Parallels might be about creating a fun challenge for our community, but with an office full of seasoned bikepackers, it was inevitable that we’d be getting involved ourselves. A recent team discussion about plans and tactics that got a bit animated made it clear that even on a small team, there are some diverse approaches forming. Here, Chris, George and Jonathan talk us through what they’re planning.
Chris; The Diesel Engine
Chris is a long-distance racer with a big diesel engine and a love for long days in the saddle. He came from a time trialling background and is at his best when he’s locked into the aero bars, flying down a flat, fast road. He’s spent plenty of time perfecting his route-building skills to find the quickest route between two points (he literally wrote the book on it!), so unsurprisingly, he’s told us he’s aiming for the longest line possible for Parallels:
“Unlike most ultra races, Parallels can start on my doorstop, so I can use my local knowledge from riding audaxes in every corner of the country to perfect my route. This is an opportunity for me to stitch together the fastest pieces of road I’ve ridden to create the longest straight line possible.
Having grown up in Cambridge, I know that the fens along the East coast are pan flat and that you can ride from the Southern tip of Essex all the way to Lincoln without climbing any higher than the Humber bridge. That’s over 200 miles of flat, “easy” miles (assuming the wind isn’t against you) that I’ve ridden countless times before and know well.
The question is where to aim to finish the ride. I’ve previously ridden from London to Edinburgh in approximately 30 hours, so that would seem a sensible point to aim for… but Scotland’s got stricter COVID-19 measures in place than England and it feels irresponsible to aim to finish a long ride over the border. Instead, I’ll aim for Berwick-Upon-Tweed – the Northernmost town in England. It’s just shy of 500km as the crow flies from my front door.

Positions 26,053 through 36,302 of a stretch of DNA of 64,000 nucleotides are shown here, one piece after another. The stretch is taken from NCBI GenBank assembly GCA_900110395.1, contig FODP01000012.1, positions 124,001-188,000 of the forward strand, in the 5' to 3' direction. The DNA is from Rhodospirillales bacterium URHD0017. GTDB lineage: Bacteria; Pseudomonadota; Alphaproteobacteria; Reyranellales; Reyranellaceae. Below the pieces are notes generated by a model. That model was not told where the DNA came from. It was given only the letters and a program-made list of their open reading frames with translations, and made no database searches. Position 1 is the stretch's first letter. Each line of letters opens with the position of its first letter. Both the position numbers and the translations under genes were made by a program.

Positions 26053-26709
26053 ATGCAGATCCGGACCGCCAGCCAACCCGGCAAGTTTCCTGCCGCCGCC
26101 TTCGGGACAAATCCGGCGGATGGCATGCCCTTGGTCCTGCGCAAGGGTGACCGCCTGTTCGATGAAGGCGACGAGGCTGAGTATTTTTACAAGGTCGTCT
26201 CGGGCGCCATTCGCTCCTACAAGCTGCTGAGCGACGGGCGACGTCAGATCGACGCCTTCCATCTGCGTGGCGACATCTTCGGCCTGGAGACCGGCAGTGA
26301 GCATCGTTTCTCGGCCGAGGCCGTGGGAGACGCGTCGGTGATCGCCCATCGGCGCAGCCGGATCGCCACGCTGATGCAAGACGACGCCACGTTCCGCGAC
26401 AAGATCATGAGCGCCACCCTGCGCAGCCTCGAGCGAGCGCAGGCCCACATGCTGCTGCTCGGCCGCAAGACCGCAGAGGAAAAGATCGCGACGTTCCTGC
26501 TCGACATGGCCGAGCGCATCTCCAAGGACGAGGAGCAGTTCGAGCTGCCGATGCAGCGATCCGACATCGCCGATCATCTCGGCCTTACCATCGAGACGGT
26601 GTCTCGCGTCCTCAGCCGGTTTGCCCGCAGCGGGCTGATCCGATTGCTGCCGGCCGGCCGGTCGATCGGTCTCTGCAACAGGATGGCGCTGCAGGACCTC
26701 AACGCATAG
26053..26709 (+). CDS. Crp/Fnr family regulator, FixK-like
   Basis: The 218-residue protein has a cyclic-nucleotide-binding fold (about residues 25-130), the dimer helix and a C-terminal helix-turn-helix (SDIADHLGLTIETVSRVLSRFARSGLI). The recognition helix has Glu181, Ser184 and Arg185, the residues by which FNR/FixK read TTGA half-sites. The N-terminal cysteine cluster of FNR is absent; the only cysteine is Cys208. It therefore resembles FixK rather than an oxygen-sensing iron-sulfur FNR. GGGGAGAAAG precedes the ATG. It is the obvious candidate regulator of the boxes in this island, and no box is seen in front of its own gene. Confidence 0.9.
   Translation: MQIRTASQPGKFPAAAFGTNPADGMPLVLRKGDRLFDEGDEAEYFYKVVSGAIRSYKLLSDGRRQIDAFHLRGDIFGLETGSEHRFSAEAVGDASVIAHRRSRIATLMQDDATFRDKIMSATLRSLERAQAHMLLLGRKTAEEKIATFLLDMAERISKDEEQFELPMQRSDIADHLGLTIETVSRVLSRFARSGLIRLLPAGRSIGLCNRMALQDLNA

The area is rural enough that I can find somewhere quiet to roll out my bivvy and catch some sleep before turning back. While the UK will be much more open by late June, I’m keen to minimise my need to interact with anyone and am enjoying the additional challenge of planning to be totally self-sufficient for the round trip. I’m just hoping I can make it back to my home office (/kitchen table) in time for work on Monday!”
George; The Artist
George prefers shorter events, often off-road. He tried aero bars once and decided they weren’t for him; he’ll stick to the knobblies and a bit more type-one fun, thanks! As one of the most creative people in the Apidura family, he’s hatching a plan to go out on a series of shorter rides over 24 hours to create a more interesting mark on the map. With most UK pubs and coffee shops still closed, he’ll be stretching the limit of what self-support means by refuelling and resting at home.
“At first the idea of riding for 24 hours without the support of bakeries, coffee shops and pubs (mostly still closed here in the UK) filled me with dread, so my first plan was to come up with some kind excuse for why I couldn’t ride this year. But much like a chef unwilling to eat their own food, my lack of commitment to my own event idea seemed to be making those around me nervous, so I reluctantly fired up my route planner and got to work.